PLUMBING, MODERN SURREALISM AND THE LONDON WEST HOLLYWOOD

 

sherilynnfenn1991   Sherilynn Fenn then and now sherilynnfenn2017

I was just reading a story about David Lynch and the revival of Twin Peaks, a TV show I have been thinking about for 27 years, but never saw. I came close: I may have even rented an episode at Blockbuster or put it on my wanted list on Netflix, but never got around to watching the either season of the show. The photos that went with the story I read, of Kyle MacLachlan, Sherilynn Fenn, Lara Flynn Boyle—all look quite like the promo photos from 27 years ago. There were Twin Peaks stars who died of course, like Richard Beymer—whose claim to fame was the romantic hero in the movie version of West Side Story—and Piper Laurie, another movie star when I was a child. (What a name, would I have remembered her without it? It didn’t come up again until 2013 and the heroine of Orange is the New Black.)  Twin Peaks, in two seasons (1990-91), had 121 cast members, one of the reasons it took 25 years to get the money together to make 18 more hours of the show.

Even though I never saw the TV shows, I know that Twin Peaks was critically-acclaimed, called surrealist, and thought to be ahead of its time. The photos for the new Twin Peaks debut were shot at the London West Hollywood. There must have been a photo-op press fest at the hotel in Los Angeles.

I considered this setting appropriate because I once had a surrealistic stay at the London West Hollywood for several nights before it officially opened to the world in 2008.

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The London West Hollywood Hotel is, or was, a Gordon Ramsay-inspired hotel. My husband and I had received an invitation to stay in a deluxe suite there on a preview rate, $300 for 3 nights, an offer we still think of as dirt cheap. I’m not exactly sure why we got this invitation but it probably had something to do with buying autographed copies of Gordon Ramsay cookbooks when we were in London some months earlier. We also had lunch at the Gordon Ramsay restaurant at Claridge’s on that trip. We were with our kids—son, daughter and daughter-in-law, in their twenties at the time—and we went to the Tate, and the Tower of London, Harrods, Hachette’s bookstore, drank a lot of wine by the glass, ate good cheese and took home a fascination with Gordon Ramsay. Like an infection we picked up.

Once we got home we discovered Gordon Ramsay had food shows on three different channels.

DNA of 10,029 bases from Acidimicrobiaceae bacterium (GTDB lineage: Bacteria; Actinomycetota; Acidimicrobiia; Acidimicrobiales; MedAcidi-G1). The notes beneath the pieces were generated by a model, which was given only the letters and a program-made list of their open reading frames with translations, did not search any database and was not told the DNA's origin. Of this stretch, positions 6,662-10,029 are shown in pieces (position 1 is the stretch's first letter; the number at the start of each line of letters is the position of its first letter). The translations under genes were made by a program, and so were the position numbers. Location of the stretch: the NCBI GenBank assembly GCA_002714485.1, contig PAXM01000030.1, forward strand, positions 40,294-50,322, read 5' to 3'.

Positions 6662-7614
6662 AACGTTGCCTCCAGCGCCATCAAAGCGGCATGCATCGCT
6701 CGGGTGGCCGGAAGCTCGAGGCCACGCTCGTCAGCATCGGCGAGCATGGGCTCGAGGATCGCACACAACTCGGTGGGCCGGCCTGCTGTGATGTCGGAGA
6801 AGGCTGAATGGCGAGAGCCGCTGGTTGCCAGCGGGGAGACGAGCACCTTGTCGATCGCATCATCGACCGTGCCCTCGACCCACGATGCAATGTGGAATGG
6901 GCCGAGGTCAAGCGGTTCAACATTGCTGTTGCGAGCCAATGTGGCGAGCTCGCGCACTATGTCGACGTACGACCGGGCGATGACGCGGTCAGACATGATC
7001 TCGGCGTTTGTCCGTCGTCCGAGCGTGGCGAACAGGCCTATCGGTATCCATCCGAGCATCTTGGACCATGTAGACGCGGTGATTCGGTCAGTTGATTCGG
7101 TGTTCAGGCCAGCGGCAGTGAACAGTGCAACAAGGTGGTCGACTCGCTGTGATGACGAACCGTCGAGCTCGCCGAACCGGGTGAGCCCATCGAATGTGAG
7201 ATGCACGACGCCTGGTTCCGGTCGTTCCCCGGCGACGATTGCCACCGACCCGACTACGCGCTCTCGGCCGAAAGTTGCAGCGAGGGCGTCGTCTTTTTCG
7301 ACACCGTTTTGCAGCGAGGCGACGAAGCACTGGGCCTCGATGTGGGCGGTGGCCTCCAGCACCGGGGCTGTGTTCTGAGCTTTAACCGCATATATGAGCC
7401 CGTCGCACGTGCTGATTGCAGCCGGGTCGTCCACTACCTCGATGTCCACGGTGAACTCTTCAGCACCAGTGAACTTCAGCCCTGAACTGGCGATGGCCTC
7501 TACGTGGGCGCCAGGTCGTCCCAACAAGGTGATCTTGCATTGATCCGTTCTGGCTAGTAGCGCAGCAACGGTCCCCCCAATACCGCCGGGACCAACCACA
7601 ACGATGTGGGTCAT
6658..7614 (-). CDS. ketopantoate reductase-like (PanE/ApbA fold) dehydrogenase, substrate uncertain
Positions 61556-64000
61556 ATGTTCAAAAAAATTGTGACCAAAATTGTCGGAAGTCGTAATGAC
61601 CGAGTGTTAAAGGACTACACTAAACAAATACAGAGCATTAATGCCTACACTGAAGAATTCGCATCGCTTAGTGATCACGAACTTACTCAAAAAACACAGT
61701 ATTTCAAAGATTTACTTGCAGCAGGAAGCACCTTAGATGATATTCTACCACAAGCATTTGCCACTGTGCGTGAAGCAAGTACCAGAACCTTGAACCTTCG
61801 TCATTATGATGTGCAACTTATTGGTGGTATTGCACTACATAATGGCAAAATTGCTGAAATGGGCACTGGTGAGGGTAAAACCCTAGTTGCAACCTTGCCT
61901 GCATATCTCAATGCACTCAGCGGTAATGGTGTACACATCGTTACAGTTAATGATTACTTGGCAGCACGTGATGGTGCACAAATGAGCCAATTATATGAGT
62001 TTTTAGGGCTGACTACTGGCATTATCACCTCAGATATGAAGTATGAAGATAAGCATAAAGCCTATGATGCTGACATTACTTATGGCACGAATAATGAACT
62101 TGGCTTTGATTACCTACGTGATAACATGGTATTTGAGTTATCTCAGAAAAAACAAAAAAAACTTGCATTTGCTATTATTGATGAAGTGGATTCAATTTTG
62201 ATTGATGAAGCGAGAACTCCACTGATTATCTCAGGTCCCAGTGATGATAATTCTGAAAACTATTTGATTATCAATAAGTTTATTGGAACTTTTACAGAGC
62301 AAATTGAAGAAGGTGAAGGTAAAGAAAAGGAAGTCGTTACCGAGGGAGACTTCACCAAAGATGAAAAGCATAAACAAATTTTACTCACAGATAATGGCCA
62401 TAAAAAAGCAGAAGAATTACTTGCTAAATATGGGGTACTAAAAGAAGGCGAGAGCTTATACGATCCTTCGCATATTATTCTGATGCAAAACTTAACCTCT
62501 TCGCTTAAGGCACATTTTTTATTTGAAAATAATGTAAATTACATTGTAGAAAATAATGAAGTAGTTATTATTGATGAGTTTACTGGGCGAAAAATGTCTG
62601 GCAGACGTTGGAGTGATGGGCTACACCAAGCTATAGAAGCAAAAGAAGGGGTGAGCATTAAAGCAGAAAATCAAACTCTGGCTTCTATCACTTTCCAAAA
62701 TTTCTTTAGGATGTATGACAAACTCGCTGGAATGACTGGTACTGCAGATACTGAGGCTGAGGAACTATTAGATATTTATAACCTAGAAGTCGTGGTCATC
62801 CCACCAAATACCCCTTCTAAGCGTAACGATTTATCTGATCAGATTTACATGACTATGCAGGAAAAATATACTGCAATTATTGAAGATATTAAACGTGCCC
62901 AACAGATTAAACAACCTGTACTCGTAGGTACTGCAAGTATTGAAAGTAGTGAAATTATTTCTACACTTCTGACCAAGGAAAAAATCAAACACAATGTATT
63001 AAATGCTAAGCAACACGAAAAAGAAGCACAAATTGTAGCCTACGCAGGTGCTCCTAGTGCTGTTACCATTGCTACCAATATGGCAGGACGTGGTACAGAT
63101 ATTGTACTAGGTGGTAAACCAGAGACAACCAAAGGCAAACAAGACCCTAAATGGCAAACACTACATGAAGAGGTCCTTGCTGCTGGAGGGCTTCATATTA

We had better reason than curiosity to take up the Los Angeles London West Hollywood offer though. We were having the floors in our house refinished because we were putting our house on the market and we had to leave the place for at least four days.  It was either the London West Hollywood or the Radisson in Merrillville.

The housing market was tanking at the time, but flights were cheap and Los Angeles is a nice place to visit. The hotel was right on the Sunset Strip, which had already gentrified, defying its seedy past and was full of nice stores and restaurants with outdoor cafes. I got a pedicure at a pedicure spa with a hundred chairs lined up along the wall with dozens of pedicurists working on people’s feet.

These spas are everywhere now, including Chesterton where I go for pedicures now, but in 2008 they were new to Midwesterners. Also, I walked down the street after that pedicure and purchased my all-time favorite Bernardo sandals for $20. The Bernardos have thick, black rubber soles and thongs made of plastic orange tubes. For years, I have searched for sandals like these on the internet and, although I can easily find the Bernardo brand, I have never found another pair of that material in those colors.

Over time, I have seen other examples of availability of different merchandise in different climates. Contrary to popular opinion, you cannot find everything on the Internet. This has always been true. There are certain things sold by the truckload in California, that never get shipped back here to Chicago.

My cousins who live in San Diego have a similar complaint. They can only buy sweatshirts and sweaters at certain times during the year in California at certain mainstream stores. Around Chicago you can get sweatshirts everywhere—including gas stations, restaurants and grocery stores. There’s always a chance the weather will turn cold.

 

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The suite in the West London had a bathroom I will never forget. It was a large completely tiled room with shower heads and walls at either end. There were two sets of double sinks lit up in the center and at least one step-in tub. Mirrors everywhere. The bathroom was lit up like a stage behind the regular room with a big bed and a couch that curved out from the bed.